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This volume deals with two problems, contribution between tortfeasors and comparative negligence. Since every author must have a starting place at which certain presumptions underlie the subsequent processes of reasoning, Professor Gregory has taken as his point of departure the superiority of the principles of comparative negligence and contribution between wrongdoers over the prevalent common-law principles of contributory negligence as a complete defense to a plaintiff's action and the rule of no contribution between tortfeasors. He takes it as "self-evident" that these principles "furnish a theoretically fairer basis for loss distribution in negligence cases than the accepted principles of the common law." With this hypothesis as the basis for his discussion, he devotes the study to the administrative and procedural difficulties involved in the application in litigation of the principles of contribution and comparative negligence.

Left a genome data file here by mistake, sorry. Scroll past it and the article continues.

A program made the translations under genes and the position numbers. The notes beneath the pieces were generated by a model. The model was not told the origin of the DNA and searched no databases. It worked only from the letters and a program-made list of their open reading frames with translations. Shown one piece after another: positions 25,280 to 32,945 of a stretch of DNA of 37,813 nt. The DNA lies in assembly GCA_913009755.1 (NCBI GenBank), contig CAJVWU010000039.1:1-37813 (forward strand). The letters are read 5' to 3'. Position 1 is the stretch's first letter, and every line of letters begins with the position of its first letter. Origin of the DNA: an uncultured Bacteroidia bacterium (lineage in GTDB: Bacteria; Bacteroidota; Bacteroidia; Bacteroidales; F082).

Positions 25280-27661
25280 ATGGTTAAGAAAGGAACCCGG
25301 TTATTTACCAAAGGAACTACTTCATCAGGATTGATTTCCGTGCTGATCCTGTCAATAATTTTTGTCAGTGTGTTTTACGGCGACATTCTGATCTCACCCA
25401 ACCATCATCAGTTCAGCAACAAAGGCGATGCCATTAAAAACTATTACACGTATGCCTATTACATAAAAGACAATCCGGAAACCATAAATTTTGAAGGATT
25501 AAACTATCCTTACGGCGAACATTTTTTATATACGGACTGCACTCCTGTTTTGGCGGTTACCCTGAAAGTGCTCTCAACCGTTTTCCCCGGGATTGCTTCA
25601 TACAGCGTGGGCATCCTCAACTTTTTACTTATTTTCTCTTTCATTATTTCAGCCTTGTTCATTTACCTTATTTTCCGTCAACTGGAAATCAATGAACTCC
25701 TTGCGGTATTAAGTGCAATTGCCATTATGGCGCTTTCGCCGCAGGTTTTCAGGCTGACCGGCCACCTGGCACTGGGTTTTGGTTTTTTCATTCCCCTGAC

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Book Review: Legislative Loss Distribution in Negligence Actions, 16 Texas Law Review 146 (1937)

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